Staying Sun Safe: Confessions of a Former Tanner

Sandra A. Fryhofer, MD


May 03, 2011

In This Article

Dispelling Myths

A Pre-vacation Tan Protects My Skin: FALSE

Getting a base tan does not protect your skin. The AAP's new policy statement helps clarify this often-held misconception. The increased pigmentation promoted by a pre-vacation tan is equivalent to an SPF of 3, but in the process, skin DNA is damaged. A pre-vacation tan's false sense of protection translates into less use of protective sunscreen. The end result is additional sun-induced DNA damage.[1]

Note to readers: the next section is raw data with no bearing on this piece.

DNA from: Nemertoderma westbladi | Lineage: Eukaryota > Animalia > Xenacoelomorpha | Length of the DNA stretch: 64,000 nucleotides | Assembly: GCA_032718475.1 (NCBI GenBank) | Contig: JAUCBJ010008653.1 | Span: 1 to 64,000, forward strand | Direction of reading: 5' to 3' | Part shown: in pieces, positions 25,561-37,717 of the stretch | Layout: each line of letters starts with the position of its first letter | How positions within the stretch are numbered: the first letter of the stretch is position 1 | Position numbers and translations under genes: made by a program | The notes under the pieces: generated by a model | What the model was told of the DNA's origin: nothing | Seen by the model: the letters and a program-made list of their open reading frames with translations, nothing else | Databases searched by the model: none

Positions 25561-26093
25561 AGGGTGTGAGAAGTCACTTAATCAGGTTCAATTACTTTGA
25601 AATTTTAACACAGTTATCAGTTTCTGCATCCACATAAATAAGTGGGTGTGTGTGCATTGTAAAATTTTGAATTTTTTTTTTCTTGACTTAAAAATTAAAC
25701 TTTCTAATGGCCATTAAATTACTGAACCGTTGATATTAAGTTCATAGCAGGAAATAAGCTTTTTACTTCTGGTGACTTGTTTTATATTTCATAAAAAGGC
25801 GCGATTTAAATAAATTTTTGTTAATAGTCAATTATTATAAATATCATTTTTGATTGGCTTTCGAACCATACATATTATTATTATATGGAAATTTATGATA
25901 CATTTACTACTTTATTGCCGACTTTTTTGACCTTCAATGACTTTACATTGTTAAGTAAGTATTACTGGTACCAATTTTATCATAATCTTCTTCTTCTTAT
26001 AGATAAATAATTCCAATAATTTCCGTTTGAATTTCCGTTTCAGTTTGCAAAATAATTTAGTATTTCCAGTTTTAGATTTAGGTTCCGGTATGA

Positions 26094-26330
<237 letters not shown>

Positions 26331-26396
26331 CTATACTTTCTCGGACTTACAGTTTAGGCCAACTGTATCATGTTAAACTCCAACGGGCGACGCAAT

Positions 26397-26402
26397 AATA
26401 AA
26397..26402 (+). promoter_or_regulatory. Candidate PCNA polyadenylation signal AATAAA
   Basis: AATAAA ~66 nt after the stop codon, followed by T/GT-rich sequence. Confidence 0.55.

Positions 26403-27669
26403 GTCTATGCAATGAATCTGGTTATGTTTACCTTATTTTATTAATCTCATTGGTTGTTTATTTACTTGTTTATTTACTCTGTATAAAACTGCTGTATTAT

I Have Dark Skin So I Don't Need Sunscreen: FALSE

The AMA has helped dispel this myth. Skin of all colors needs sun protection. People with darker skin still have to worry about skin cancer. At its June 2010 meeting, the AMA adopted a resolution about skin cancer prevention in communities of color. The latest statistics show rising rates of skin cancer in African Americans and Hispanics. When these minority groups do get cancer, they have lower 5-year survival rates. The 5-year melanoma survival rate for African Americans is 59%, compared with 85% for whites. Melanoma incidence rates in Hispanics are rising and are now comparable to rates in whites.[22]


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